Webb has even entered competitions, winning her division at last year's Missouri State Powerlifting and Midwest Open and setting a state record for her age at another event in Belleville, according to "Today." She plans to compete in another event in June.

"I've just always wanted to do the best I could in anything I've ever done," Webb told ABC News. "I hope my story encourages others to want to do the same."

Read more here and here.

>> Click here to watch the viral video

This woman's 'wine workout' will motivate you to exercise

Trending on Facebook

More popular and trending stories

A 24-year-old California woman just made working out a lot more fun.

>> Read more trending stories  

April Storey, a health educator and fitness blogger, posted a 15-second video now called “The Wine Workout” on her Facebook page in January. The video shows Storey creatively using wine bottles and wine glasses in a simple exercise routine. 

"I was getting ready to do a workout, a video like I normally do - posting workout videos. I saw the wine there and I'm like, 'You know, that would be kind of funny to incorporate wine into this workout video,’” she said.

According to KRCR, the video went viral after former Star Trek star George Takei shared the video to his nine million followers.

Storey has posted dozens of workout videos on social media. Most of them are exercise routines that can be performed in one's home and don't involve alcohol.

"What I want to show people with my videos is that fitness is something you can do every day, you can do it anywhere, and you can use anything,” she said. "You don't have to have equipment. You don't have to spend a lot of money."

Despite the attention and funny comments The Wine Workout has garnered, Storey reminds people to drink their workout wine responsibly and in moderation. She told KRCR she only used one glass of wine in her video and said she didn't even drink the full contents of that glass. She also warned against drinking multiple glasses of wine per workout.

For all the wine and fitness lovers out there❤️𾦆 thanks for all of the shares, positive feedback, and encouraging comments!Posted by April Storey on Monday, February 22, 2016

Since today is #nationalwineday I thought it was only fitting to post another #wineworkout - this time focusing on...Posted by April Storey on Thursday, February 18, 2016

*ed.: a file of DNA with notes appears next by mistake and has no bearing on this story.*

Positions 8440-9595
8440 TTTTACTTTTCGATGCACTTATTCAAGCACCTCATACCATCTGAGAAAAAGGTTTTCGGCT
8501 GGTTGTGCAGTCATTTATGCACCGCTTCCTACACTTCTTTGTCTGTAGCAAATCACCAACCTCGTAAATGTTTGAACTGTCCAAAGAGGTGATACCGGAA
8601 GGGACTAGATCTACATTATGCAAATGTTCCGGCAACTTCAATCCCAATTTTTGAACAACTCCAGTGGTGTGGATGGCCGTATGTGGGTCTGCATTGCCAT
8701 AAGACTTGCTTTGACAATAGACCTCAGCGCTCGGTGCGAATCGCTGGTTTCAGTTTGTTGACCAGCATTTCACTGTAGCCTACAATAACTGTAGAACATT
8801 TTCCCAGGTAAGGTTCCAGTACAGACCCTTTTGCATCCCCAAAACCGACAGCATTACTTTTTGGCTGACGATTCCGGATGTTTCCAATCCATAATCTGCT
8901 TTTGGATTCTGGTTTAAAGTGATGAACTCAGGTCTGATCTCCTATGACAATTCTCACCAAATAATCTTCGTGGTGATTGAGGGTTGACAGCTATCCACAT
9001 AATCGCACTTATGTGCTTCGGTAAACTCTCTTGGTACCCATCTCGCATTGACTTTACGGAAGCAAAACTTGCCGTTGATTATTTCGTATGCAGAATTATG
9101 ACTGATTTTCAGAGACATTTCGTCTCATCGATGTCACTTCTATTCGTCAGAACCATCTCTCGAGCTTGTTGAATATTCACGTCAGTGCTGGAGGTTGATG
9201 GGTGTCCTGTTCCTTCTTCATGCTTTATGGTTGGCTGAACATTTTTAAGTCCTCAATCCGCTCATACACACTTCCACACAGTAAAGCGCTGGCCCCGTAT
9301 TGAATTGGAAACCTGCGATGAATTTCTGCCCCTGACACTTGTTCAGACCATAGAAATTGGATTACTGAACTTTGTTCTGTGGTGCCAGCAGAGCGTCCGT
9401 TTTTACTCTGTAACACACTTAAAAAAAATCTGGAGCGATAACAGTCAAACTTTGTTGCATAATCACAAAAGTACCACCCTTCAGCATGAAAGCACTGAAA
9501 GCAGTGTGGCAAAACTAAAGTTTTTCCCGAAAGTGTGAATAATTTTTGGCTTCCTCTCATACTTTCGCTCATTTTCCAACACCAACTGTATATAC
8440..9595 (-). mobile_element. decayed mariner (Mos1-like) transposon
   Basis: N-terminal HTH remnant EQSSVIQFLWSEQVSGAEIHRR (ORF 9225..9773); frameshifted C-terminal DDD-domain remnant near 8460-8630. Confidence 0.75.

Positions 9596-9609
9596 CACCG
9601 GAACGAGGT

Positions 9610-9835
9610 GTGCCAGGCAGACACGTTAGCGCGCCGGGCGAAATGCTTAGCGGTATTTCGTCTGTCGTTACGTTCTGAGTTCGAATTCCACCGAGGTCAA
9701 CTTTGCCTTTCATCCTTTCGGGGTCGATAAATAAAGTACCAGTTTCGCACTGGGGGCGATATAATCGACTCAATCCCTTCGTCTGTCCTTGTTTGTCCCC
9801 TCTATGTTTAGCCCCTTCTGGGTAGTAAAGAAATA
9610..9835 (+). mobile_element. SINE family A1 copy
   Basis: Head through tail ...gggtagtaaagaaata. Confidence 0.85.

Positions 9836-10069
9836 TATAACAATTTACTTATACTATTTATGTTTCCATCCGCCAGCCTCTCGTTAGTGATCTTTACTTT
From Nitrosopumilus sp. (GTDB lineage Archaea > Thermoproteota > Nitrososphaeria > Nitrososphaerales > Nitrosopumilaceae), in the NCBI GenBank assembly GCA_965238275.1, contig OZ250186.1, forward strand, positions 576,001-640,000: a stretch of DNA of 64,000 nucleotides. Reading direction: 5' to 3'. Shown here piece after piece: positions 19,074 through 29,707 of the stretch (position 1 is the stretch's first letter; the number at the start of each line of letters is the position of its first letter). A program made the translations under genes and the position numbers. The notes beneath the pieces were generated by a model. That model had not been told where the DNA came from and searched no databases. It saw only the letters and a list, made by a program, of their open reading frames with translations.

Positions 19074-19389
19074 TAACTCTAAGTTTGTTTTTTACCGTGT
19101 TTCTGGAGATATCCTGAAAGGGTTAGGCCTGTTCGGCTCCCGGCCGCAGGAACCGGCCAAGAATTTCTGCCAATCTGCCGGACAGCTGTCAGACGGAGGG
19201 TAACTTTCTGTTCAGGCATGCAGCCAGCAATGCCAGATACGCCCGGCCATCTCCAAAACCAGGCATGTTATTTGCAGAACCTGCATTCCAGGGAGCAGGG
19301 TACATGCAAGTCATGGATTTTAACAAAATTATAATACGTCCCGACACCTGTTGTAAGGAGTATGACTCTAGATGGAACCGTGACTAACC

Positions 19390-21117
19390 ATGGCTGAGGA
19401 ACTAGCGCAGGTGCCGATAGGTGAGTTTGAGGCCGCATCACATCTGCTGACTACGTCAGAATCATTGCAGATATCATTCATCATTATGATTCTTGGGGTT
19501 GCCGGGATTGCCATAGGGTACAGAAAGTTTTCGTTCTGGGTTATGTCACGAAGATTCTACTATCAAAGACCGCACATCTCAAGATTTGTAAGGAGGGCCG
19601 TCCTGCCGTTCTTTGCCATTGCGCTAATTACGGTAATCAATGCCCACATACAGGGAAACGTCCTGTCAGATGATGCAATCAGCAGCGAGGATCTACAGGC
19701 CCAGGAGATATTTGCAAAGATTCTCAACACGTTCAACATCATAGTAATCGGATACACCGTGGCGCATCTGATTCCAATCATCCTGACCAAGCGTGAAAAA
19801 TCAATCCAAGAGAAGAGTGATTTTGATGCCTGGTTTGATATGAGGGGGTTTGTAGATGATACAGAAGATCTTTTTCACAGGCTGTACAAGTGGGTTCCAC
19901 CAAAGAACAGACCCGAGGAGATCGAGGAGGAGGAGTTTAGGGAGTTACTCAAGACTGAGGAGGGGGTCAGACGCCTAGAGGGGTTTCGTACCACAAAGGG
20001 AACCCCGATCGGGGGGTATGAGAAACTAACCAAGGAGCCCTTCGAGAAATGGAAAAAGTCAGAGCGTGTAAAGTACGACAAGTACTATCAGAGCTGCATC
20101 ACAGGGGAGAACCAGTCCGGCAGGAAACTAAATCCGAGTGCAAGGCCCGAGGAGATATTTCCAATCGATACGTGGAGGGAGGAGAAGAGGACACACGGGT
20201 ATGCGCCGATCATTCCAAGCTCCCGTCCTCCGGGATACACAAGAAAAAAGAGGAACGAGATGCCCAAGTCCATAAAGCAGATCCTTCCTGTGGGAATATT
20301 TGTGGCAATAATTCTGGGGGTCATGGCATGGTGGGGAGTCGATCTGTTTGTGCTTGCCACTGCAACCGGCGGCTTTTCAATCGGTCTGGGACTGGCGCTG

CrossFit athlete shows weightlifting strength while dancing to Beyonce hit

Trending on Facebook

More popular and trending stories

CrossFit competitor Khan Porter is known for showing out in the weight room. 

Usually he's talked about for his ability to lift excess poundage, but this time, he's gaining attention for his graceful dance moves. 

>> Read more trending stories  

In a video posted to his Facebook page, Porter, an Australian native, shows gym-goers the best way to lift a loaded barbell -- dance over to it.

While dancing to Beyonce's "Single Ladies," Porter approaches the barbell. He pauses to lift it gracefully and with ease and then drops it -- still dancing.

If Porter's performance is any indication of what women can expect to see at the gym, chances are memberships will be increasing in no time.

The clip has been viewed more than 240,000 times on Facebook.

Watch it in its entirety below. 

Seeing as Instagram only allows 15 seconds of dancing and apparently the interwebs doesn't mind a bit of Beyoncé, here is the full version of my pre snatch boogie.Channing Tatum Khan at me bah Bar at 120kg/264lbswww.iamkhanporter.comPosted by Khan Porter on Monday, January 11, 2016

The world's first 'smart bra' is finally here

Trending on Facebook

More popular and trending stories

Move over Apple Watch and Fitbit. There's new biometric technology on the market.

>> Read more trending stories  

A Canadian-based company is promoting what it's calling the world's first smart bra.

The OMbra, made by OMsignal, has built in sensors that track heart rate, breathing rate and calories burned, among other metrics. The data is then accessed through a mobile app.

"Women gravitate towards wearables, but they don't want an item they have to put on or worry about every day," said OMsignal chief marketing officer Shaz Khang. "If they're going to be wearing it all day, they want to get more information."

In 2014, the company released a line of smart shirts for men. Now, OMsignal is expanding its product line.

"After much applause and a plethora of requests from eager women who wanted in on the action too, the day has finally come for us to reveal the OMbra," the company's site reads. 

According to CBS News, a team of sports bra designers, scientists and engineers worked to produce the final design after testing at least 1,633 prototypes.

The smart bra is set to debut at the Consumer Electronics Show this week in Las Vegas.

It will begin shipping in the spring with a price point of about $150.